"August and its hot!"
All of the round holes at the rear of the machinery deck are ballast compartments.
Before the machine is finished, railcars full of steel stampings will be brought in to fill these spaces.
Large components of the machine arrive in gondola cars, it looks like pieces of the gantry have just arrived.
Here we see the lower works again,
note that the driveshafts are now connecting the gearboxes and the crawlers.
At this point, the machinery deck has not been lowered onto the swing rollers yet.
The entire upper structure is being supported by large hydraulic jacks.
"One of the two welding is my Dad, overhead welding his favorite."
In this shot, you can clearly see one of the hydraulic jacks supporting the machinery deck.
"Hope those jacks hold, thats Dad on the bottom in the middle standing on the railing."
An interesting comparison. The Small jack is supporting the deck,
however the large cylinder beside it is one of the leveling jacks for the machine.
In the center of the swing rack is the king pin (center pin) of the machine.
One of the MG (Motor-Generator) sets is in place. The MG set is an electric motor, run by high voltage AC current,
that turns a generator which produces the DC current for the machine.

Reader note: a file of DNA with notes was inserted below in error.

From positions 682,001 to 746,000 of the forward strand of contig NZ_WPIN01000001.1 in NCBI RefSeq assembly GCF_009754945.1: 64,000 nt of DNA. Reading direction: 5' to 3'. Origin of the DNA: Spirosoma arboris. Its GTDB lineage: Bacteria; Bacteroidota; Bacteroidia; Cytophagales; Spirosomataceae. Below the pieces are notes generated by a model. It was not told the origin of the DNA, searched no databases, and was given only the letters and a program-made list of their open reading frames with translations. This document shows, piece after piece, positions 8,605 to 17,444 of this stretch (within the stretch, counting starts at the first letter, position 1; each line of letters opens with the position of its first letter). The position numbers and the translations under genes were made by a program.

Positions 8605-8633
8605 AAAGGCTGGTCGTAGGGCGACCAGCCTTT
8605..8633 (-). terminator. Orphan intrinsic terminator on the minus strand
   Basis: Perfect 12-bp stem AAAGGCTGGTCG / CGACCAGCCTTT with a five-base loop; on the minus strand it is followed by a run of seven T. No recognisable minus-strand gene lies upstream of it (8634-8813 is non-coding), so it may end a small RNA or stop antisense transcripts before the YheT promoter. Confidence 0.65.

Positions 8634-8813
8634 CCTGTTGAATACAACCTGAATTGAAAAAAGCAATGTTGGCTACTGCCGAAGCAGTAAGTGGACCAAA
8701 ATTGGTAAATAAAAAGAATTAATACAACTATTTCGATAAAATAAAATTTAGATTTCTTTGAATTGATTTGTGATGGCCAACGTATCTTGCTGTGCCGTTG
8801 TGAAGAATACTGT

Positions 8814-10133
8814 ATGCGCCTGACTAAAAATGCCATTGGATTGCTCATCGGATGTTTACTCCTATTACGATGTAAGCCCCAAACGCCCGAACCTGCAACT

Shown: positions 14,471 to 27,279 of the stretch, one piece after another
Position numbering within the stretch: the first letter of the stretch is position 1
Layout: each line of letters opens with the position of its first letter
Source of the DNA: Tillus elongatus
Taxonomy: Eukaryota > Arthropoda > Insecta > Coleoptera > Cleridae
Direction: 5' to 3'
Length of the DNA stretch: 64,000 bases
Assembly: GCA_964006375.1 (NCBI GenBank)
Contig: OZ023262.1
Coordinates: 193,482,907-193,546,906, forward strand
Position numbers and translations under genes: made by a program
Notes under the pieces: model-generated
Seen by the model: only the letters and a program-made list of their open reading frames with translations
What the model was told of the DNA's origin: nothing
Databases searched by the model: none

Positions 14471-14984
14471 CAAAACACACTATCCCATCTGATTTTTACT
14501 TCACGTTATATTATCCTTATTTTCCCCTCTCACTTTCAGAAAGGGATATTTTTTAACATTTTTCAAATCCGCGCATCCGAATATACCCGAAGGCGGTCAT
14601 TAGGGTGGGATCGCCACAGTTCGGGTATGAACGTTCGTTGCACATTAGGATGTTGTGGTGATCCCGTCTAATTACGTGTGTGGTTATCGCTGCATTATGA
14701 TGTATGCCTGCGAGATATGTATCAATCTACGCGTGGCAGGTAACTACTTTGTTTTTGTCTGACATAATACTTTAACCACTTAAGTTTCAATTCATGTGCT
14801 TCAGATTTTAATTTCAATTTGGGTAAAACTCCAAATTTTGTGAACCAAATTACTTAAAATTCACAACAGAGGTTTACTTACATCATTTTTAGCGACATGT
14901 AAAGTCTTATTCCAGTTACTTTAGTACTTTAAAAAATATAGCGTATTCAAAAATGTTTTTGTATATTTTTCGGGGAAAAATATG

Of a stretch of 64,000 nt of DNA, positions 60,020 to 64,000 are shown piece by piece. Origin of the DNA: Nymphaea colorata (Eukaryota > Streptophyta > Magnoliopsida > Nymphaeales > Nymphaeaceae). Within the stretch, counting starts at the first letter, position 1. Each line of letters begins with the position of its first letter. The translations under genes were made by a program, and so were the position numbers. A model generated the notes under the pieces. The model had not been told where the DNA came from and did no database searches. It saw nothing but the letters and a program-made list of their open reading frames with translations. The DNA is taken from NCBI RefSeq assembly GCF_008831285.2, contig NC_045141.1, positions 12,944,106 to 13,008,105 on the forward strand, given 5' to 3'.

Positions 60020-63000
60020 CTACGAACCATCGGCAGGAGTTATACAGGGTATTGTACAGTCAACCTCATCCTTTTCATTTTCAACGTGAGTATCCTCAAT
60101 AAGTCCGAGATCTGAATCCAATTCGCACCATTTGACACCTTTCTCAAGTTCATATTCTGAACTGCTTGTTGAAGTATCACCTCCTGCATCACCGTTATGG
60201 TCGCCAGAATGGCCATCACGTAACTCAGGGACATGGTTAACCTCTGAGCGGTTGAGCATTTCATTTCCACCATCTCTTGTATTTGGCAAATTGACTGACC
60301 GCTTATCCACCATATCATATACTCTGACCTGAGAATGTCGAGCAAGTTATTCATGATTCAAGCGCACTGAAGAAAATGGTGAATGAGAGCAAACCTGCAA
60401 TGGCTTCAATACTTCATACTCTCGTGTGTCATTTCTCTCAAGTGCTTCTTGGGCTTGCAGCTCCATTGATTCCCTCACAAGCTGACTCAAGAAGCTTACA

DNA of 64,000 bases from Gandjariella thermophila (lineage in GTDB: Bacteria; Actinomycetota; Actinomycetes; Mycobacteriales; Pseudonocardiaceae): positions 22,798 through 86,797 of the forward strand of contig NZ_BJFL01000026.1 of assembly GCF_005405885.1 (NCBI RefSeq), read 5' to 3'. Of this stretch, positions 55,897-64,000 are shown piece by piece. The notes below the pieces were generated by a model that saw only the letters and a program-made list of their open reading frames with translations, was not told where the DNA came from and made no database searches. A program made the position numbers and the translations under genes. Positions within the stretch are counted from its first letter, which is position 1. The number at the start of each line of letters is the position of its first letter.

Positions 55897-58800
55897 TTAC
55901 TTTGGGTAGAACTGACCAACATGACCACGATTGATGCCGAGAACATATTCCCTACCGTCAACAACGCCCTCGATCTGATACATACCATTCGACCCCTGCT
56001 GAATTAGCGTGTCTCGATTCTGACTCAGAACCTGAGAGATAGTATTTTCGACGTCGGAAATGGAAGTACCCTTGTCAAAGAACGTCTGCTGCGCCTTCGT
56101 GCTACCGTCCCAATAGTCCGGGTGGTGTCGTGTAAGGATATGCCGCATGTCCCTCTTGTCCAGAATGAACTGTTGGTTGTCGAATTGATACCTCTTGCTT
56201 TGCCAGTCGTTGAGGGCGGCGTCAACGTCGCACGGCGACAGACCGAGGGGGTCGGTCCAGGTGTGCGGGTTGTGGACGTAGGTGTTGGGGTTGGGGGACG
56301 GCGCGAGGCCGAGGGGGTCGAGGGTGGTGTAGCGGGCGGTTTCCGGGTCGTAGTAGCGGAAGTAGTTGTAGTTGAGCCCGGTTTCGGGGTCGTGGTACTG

"Wouldn't ya just have loved to have been there?"
Here we get a better view of the MG sets.
The Machinery deck is filling up. Here we see an MG set in place, along with the hoist/crowd drums.
The swing motors installed as well.
Though shown in place in a previous picture, here we see the two stiff leg derricks hoisting an MG set into position.
This is a great example of teamwork,. The 2 derrick operators must work together to carefully position the MG set.
Another view of the MG sets being places, This one is framed by sections of the gantry setting beside the rail line..
Space on the machinery deck is limited, you can see that there's not much room for error when setting large pieces.
Towards the front of the machine, you can see the four swing motors and gearboxes.
Back legs of the gantry in place, waiting for the front half to be lifted by the derricks and pinned in place.
Another view of the gantry before being lifted into position.
I may be wrong on this, but it looks like the crowd drum isn't in place yet, but you can see the hoist drums waiting for cable.
The columns standing on the deck are to support the overhead crane in the machinery house.
All large shovels and draglines have overhead cranes for maintenance.
Another view taken at roughly the same time.
"154 steps on the boom."
A bit farther along in the process, here the shovel is starting to take shape.
The Boom is finished and pinned to the house.
A lot of work has gone into getting the shovel to this point.
This is when thing start coming together fast.
In the foreground is the bucket, and to the right is the dipper handle.
A rare view of thew top of the boom
Cross bracing holds section of the bucket in place for welding.
"Its starting to get exciting!"
With the boom laying on the ground, the "grasshopper leg" is assembled.
"These kinda pictures make the hair on the back of my neck stand up."
The Crowd assembly (Grasshopper leg) provides the force to push the bucket into the bank.